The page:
Friday, December 23, 2016

Reflection for Friday, December 23, 2016

Fourth Friday of Advent

LK 1:57-66

They rejoiced with her. (Luke 1:58)
Who are the “Elizabeths” in your life? Who do you know that is hurting right now? Or feeling lonely or forgotten? There are so many in the world. It could even be a member of your family or an old friend.
In today’s Gospel, we hear about a hard-won, jubilant moment in Elizabeth’s life: the birth of her son, John. She and Zechariah had been looking forward to this momentous event for years. Elizabeth, advanced in age, had been barren, which many people back then took as a sign of God’s displeasure.
Try to imagine the anticipation that spread in Elizabeth’s village once the news of her pregnancy broke—coupled with Zechariah’s story of an angelic messenger and his mysterious muteness. Then imagine how great the celebration must have been when she had a safe delivery. Finally, God had shown “great mercy” toward her and her husband (Luke 1:58)!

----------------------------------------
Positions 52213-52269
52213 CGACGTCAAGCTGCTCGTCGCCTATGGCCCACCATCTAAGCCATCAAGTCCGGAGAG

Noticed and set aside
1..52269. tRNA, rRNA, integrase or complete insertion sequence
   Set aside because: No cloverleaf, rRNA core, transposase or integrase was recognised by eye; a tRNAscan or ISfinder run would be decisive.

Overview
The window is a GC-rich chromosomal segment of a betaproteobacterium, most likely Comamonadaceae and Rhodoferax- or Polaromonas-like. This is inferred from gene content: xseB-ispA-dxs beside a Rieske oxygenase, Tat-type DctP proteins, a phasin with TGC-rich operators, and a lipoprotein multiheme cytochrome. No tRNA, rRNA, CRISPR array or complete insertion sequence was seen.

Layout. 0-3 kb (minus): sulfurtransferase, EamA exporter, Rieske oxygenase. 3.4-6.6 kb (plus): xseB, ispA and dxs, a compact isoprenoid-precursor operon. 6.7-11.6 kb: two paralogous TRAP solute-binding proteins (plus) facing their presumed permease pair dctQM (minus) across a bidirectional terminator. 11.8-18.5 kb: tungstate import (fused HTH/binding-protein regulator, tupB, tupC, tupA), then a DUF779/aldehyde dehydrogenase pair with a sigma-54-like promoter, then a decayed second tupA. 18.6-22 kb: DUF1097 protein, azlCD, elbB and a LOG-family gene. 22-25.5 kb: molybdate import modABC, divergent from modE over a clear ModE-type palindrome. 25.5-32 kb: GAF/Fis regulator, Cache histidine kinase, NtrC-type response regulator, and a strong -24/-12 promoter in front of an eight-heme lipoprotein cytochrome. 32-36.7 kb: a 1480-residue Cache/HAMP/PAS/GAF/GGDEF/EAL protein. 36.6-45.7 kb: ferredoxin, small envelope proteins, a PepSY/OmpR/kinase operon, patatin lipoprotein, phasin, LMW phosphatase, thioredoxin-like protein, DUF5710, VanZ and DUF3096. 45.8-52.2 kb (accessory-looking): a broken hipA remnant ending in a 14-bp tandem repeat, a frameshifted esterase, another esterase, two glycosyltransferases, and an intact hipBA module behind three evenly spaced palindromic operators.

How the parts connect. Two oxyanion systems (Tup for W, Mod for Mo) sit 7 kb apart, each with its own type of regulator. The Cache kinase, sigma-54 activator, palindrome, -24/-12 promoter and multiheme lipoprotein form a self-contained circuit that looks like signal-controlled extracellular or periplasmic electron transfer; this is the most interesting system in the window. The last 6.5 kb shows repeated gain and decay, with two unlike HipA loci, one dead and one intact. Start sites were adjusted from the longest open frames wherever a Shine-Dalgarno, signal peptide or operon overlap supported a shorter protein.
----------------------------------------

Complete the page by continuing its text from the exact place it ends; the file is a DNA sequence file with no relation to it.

We are two days away from Christmas, and as joyful as this is, there are surely people around you in difficult situations, “Elizabeths” who are still waiting for God’s mercy. Maybe there’s someone whom the Lord would like you to “watch and wait” with—or, as Pope Francis would say, “accompany.”
Does someone come to mind? A friend? A family member? A neighbor? Or how about the homeless man you pass on your daily commute or the co-worker who suddenly seems withdrawn? Then there are the millions of refugees who will be away from their families and homes this Christmas, the victims of war and famine, even the people in your own town who are living without adequate food, clothing, or shelter.
Take a few minutes, and make a list of these “Elizabeths.” Watch and wait with them. If you can’t be physically present to them, accompany them by asking God to show them his mercy. Then, when you see their prayers being answered, celebrate—just as Zechariah and Elizabeth’s neighbors did.

“Holy Spirit, show me who could use a little extra prayer and attention. Come and pour your mercy on every ‘Elizabeth’ this Christmas!”

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